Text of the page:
NVIDIA SHIELD Review; Android & More
When it was announced NVIDIA’s SHIELD became one of the most talked-about gaming devices around since it was as unexpected as it was mysterious.
At the time, NVIDIA’s Jens Hsun Huang showed a handheld Android-based, Tegra 4-powered handheld console with a flip-up screen that promised to be a one-stop shop for numerous technologies that had been announced previously. TegraZone, GeForce Experience and GeForce GRID were all thrown into the melting pot of SHIELD with a healthy dose of PC-to-device streaming.
With all of these individual yet disconnected items being combined into one product, there were some challenges which eventually led to SHIELD’s delay last month. However, the device is now launching, though some of its prominent features are still in beta.
At its heart, SHIELD can act as a compact communication hub for Android, the PC and streaming high definition (and Ultra HD) content from either the internet or through a wireless network. The latter task is accomplished by the incorporation of Steam’s Big Picture mode alongside GeForce Experience on the host PC. This facilitates point-to-point video optimizations and rendering.
The Android part of the equation is accomplished in a straightforward manner: by using Google’s 4.2 Jelly Bean operating system. With it, the entire Google Play library opens up, from games to apps to potential custom hacks. Since NVIDIA is using Jelly Bean’s default configuration without a custom wrapper, SHIELD’s OS is easily updatable via Over the Air software packages, much like Google’s Nexus devices.
TegraZone is the glue that binds all of these disparate functions together. It acts as a jump-off point for every one of the NVIDIA-centric features like Steam and facilitates finding of SHIELD-supported Android gaming titles in the Google Play Store.
NVIIDA’s cloud gaming service named GRID aims to pre-render games online and stream them to any device, potentially removing the PC’s place in the this ecosystem. However, its place in SHIELD’s world is a bit less defined as the other technologies since it will only be integrated once ISPs decide to start using NVIDIA’s backbone for their upcoming cloud gaming services. No dates for this have been set but we’re likely looking at years rather than months. Until then, NVIDIA has no plans to host a GRID-like service themselves due to the massive investment in infrastructure such a goal would require.
SHIELD’s hardware specifications are what you’d expect from a high end Android tablet but with a few twists that are tailor-made to ensure maximum portability and optimal ergonomics.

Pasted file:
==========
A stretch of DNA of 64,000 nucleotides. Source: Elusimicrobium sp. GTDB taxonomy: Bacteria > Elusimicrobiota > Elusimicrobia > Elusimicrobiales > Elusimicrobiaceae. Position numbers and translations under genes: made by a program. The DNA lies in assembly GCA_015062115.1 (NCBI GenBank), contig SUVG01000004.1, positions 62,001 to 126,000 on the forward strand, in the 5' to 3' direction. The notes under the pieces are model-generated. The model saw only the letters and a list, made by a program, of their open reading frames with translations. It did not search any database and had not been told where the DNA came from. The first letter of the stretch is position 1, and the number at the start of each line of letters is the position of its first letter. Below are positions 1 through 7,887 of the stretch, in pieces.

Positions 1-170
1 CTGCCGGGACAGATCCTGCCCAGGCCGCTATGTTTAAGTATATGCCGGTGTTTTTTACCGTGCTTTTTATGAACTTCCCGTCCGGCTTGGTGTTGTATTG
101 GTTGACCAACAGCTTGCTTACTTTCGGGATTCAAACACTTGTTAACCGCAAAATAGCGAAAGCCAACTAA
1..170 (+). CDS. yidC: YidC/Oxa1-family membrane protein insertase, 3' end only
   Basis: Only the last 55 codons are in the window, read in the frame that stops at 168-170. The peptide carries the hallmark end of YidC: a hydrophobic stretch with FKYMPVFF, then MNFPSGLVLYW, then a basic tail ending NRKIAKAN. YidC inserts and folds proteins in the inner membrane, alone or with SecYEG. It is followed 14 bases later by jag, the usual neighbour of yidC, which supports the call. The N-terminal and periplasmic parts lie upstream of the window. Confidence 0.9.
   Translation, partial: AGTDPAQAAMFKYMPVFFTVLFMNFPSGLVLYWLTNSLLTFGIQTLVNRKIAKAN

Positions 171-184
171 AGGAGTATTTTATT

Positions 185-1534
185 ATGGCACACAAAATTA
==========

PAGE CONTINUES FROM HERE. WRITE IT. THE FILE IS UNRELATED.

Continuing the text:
The true heart of this device is the Tegra 4 SoC which boasts 72 graphics cores alongside a more typical quad core ARM Cortex A15 processor. In this iteration it boasts a clock speed of 2.1GHz and the NVIDIA i500 LTE modem from the Tegra 4i has been discarded in favor of a standard WiFi chipset. There’s also a GPS module and Bluetooth 3.0 which can be used to play multiplayer games with another SHIELD.
On the storage front, NVIDIA has kept things relatively minimal with just 16GB of onboard space for games and other apps but this can be easily expanded through the use of SHIELD’s onboard mini SD card slot. That slot will support SD cards up to 256GB although there’s currently no way to utilize that extra space for games or applications. NVIDIA should be rolling out a software update to fix this in the coming months.
The one item which may raise some eyebrows is the 5” IPS screen. While it has a relatively good 720P resolution, a diagonal size of just 5” is quite small even by the standards of some superphones, let alone tablets. It may one-up the PS Vita’s meager 5” OLED unit in pixel density, color reproduction and resolution but many gamers will want a bit more real estate.
The cost of SHIELD has been anything but a closely guarded secret. At first it was pegged at $349, thus competing directly against Apple’s iPad Mini 16GB and Google’s very capable Nexus 7 3G 32GB. Since then, NVIDIA has optimized their cost structure and is now offering SHIELD at $299, though Google has upped the ante with a new Nexus 7.
With many fully capable portable gaming devices on the market, not to mention the ability of smartphones to act as multi function devices, many have been wondering NVIDIA’s reasoning behind SHIELD. Even the Nexus 7 can be set up with a PS3 controller and allows for gaming across a reasonably large screen area. But, even though the SHIELD is bulky and quite expensive, it is the first device that can offer a truly all-inclusive gaming environment, bringing several dissimilar platforms under one roof. Will be enough to convince gamers to invest in a relatively new concept? That remains to be seen.
In this review we will be shying away from giving you a boatload of benchmarks for two reasons: by this point we all know how well the Tegra 4 performs and what its shortcomings are. SHIELD is about an experience rather than an endless litany of charts. We’ll be focusing on how successful NVIDIA has been in keeping their promises of a clean, seamless experience.
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